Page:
School-rampage shootings are rare, which is why they're hard to prevent

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People hug outside of the Newtown United Methodist Church.
  • Jared Wickerham/Getty
  • People hug outside of the Newtown United Methodist Church.
UPDATE—5 PM, 12-15-12: A school superintendent said today there was no indication that Nancy Lanza had ever worked at Sandy Hook elementary in any capacity. (Law enforcement officials had said yesterday she'd been a kindergarten teacher there.) Lanza, 52, apparently was slain by her son Adam not at the school but in her home, before he went to Sandy Hook, forced his way in, and shot children in two separate classrooms multiple times. It's still unclear why Adam Lanza went to the school. The three guns found at the school—two semiautomatic pistols and a semiautomatic rifle—apparently were purchased legally by Nancy Lanza. Acquaintances told the New York Times she was a gun enthusiast who sometimes went target shooting with her children.

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It's a natural impulse to try to pinpoint the causes of tragedies, and the steps that could have prevented them, as many are doing today on Facebook and Twitter. How else do we deal with our pain and fear, and try to regain our balance?

But rampage shootings at schools, such as the one this morning in Newtown, Connecticut, that claimed 27 people, including 20 children, are rare events. Common denominators can be found, but it's also easy to draw sweeping conclusions, to ignore the unique circumstances of each episode, and, yes, to overreact.

School-rampage shootings tend to occur in suburban or rural locations "marked by a lack of overall crime," Michael Rocque, a sociologist at the University of Maine, observed in a paper in the Social Science Journal this year. Newtown, 60 miles northeast of New York City, has a population of 28,000, a median household income of $110,000, and a very low crime rate.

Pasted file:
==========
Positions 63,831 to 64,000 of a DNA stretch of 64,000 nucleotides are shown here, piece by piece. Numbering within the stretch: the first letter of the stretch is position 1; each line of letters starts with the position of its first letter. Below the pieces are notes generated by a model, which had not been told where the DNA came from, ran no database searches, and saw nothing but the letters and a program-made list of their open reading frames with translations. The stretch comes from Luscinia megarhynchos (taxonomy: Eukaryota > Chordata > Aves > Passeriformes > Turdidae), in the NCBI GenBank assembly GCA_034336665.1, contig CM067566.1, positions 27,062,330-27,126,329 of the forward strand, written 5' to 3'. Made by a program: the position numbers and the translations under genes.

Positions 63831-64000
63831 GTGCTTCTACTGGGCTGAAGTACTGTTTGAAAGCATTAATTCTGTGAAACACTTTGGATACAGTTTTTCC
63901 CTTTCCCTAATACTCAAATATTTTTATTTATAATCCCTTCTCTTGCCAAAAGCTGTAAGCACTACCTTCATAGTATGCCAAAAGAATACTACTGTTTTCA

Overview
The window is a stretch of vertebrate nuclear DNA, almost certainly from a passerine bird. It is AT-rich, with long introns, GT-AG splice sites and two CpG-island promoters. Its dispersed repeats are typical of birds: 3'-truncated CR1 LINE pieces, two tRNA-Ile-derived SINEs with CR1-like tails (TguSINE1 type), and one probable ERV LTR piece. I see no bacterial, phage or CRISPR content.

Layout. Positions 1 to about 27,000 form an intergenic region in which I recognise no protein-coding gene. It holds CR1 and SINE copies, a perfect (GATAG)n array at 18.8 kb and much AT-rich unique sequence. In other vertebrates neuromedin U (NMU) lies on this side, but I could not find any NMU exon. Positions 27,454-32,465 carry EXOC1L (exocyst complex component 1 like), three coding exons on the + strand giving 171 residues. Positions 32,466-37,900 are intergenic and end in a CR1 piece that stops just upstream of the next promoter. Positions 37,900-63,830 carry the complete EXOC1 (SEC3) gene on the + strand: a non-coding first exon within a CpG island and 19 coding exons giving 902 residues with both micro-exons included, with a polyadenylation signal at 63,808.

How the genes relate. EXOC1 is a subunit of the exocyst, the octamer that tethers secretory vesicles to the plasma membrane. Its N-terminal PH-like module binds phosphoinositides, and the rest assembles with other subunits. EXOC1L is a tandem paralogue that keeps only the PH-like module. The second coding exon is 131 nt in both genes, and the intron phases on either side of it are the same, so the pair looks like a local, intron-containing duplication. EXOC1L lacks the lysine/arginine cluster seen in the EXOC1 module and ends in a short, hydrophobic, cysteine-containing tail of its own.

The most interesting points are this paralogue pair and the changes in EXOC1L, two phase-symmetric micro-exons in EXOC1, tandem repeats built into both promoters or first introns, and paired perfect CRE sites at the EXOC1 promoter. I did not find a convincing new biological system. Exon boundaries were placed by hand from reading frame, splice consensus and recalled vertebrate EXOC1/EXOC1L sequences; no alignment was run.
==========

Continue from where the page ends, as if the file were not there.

The perpetrators of school-rampage shootings nearly always are middle- to lower-middle-class white males. At this writing, not much is known about Adam Lanza, the suspected shooter, who died of a self-inflicted gunshot wound. He was 20. His mother, Nancy Lanza, was a kindergarten teacher at Sandy Hook, the school where the shooting occurred; she was killed, and apparently most of the children killed were in her classroom. A 2007 story in the Newtown Bee listed Adam Lanza on the high honor roll in ninth grade at Newtown High; a 2008 Newtown Bee story noted he'd won a Latin award.

Rocque observed in his paper that studies of school-rampage shooters "reveal very troubled youths." The pattern of mental illness is "striking," he wrote, but "many of the perpetrators are diagnosed after the fact." Many had been victims of bullying—but others had been bullies themselves, and some had been popular with peers.

Perpetrators often enjoyed violent movies and video games, Rocque wrote; but "considering the widespread popularity of violent media, other factors are likely needed to explain school shootings."

One common finding after school-rampage shootings is that the shooters "made mention of a possible attack to numerous students before the event," Rocque said. This of course applies to shootings committed by a classmate, a different circumstance from today's shooting; it remains to be seen whether Lanza telegraphed his intentions. "Because school shooters often discuss their plans beforehand, encouraging students to report threats may be as effective a tool as any to reduce school shootings," Rocque wrote.

A common response by schools to such tragedies has been increased security measures: cameras, metal detectors, random locker sweeps, zero-tolerance policies. Such a reaction may lead to a climate of fear without making schools any safer, Rocque wrote.

School rampage shootings occur "due to a complex interplay of individual and community level factors," Rocque said. Their exceptional nature "makes demonstration of any policy efficacy that seeks to prevent them problematic."

There is at least one inherent common denominator, of course: firearms.

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